Jan 29, 2015Players, Parents, and Training Priorities
By Ryan Johnson
Sometimes parents do more harm than good when helping their kids pursue dreams in athletics. When this happens, Wayzata (Minn.) High School Head Strength and Conditioning Coach Ryan Johnson says it’s important to speak up and remind everyone of what’s important.
Growing up in a small rural community, it was a rarity for a local athlete to compete at the collegiate level after high school. My hometown sent a couple of kids to local colleges in a handful of sports, but was in no way a feeder program.
Much of that had to do with the fact that we were such a small school that no one had the time to commit to one sport full time. We were all expected to do our share in one sport and change our gear for the next one. At the end of our senior year, our athletic career was usually over and done with and it was time to go to college and get on with the rest of our life.
I was able to go on and play four years of college football–one of only a handful of kids from my community to do so. I played community college ball and then went to a small NCAA Division III liberal arts college. Along the way I met some amazing people, including my wife, and made contacts who have helped me get where I am today. If I had to judge my life on the sports scale of wins and losses, I would say I won for sure.
Here at Wayzata, where the school is larger than my entire hometown, many of the athletes and the parents have a very different perspective on the viability of participating at the next level of athletics than they did in my town. The emphasis around here seems to be to play on a team at the highest level, no matter the cost. There have even been situations that kids would rather walk on at the Division I level then take a full ride to a Division I-AA or D-II school. I can’t believe people would turn down all of that money! But more often than not, those kids who walk on, end up walking off almost as quickly.
This desire to make it to the top of the top effects everything from the way athletes play on the field to their training. Athletes are now not necessarily training with a main goal of earning a scholarship over winning a state title. This isn’t always the case, but I have been seen a lot more of this in recent years.
In fact, a couple of years ago we had a young man win a state title for our football team on Friday night, and the next morning his parents had him at a combine trying to showcase his talents to potential college recruiters. We tell our athletes here at Wayzata to train hard, compete hard, and as our teams progress, individuals will gain exposure along the way. We tell them this, because it is what we hear from the recruiters themselves.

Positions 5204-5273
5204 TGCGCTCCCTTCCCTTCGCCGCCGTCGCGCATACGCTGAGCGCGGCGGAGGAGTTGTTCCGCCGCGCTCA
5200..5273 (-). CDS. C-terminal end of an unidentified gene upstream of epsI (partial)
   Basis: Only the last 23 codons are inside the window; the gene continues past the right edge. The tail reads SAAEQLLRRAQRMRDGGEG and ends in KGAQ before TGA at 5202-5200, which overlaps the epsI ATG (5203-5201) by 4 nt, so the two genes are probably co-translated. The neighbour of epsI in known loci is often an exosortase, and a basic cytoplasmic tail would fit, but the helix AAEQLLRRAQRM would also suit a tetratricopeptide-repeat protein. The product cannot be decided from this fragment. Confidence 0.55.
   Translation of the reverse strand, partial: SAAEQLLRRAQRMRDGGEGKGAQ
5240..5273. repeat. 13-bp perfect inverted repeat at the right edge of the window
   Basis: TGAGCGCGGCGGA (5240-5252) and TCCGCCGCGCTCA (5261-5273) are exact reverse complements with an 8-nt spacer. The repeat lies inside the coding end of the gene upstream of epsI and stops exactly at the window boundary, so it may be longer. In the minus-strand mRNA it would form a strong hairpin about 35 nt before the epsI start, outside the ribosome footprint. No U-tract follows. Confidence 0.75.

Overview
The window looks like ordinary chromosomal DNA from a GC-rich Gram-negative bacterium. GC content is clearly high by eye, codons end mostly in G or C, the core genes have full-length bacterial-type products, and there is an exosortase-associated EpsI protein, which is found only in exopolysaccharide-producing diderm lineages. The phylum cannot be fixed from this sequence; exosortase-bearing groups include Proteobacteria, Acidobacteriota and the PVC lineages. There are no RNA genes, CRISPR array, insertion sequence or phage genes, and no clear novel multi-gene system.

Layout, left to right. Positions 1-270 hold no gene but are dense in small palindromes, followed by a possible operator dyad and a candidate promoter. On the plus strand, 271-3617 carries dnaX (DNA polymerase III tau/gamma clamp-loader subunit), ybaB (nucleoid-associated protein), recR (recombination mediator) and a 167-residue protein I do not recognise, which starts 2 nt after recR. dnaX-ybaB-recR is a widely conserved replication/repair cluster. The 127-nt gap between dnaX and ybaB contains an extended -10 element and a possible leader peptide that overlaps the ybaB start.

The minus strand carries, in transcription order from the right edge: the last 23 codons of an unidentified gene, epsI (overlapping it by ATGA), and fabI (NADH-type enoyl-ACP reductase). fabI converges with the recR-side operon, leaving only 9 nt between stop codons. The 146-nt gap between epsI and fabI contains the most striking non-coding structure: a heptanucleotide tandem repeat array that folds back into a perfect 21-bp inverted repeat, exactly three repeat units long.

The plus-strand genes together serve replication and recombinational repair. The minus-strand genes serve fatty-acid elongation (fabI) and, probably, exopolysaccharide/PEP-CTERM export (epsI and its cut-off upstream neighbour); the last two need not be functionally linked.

For smaller programs in smaller locations, athletes may need to gain some additional exposure by going to combines and camps, but I think we need to get our priorities in check. It blows me away that an athlete will wake up and work out the day after hoisting a trophy and that kids and parents care about 40-yard dash times over hard work, discipline, and commitment. I would rather have a higher overall number of athletes that play and train for the love of the game than a small number of all stars.
I have no problems with kids having dreams and working hard to achieve them, but what I don’t like is when the parents become overbearing in their kids’ dreams. Parents who organize training and coaching in addition to what trainers and coaches are already doing can lead to a dangerous over-training situation.
We sometimes have to sit parents down and tell them they are pushing their kids too far and need to back off. The parents are usually receptive to that idea and the common response from them is that they just want their kids to be successful. I explain to them that we are very careful with our training programs. Depending on the athlete or team, we have a year-long training cycle in mind and organizing additional training on the side could really interfere with the overall goals of our teams.
I can speak from the heart when I say I beam with pride when I see my own children succeed on their youth teams, and at times, I see them starring in high school and beyond. However, coaches and parents need to realize that at the end of the day it has to be their child’s dream and not their own. There is no substitute for hard work–whether it be the classroom or the weight room, but there is a cap to what we should ask of the athletes.
You can reach Ryan Johnson at: [email protected].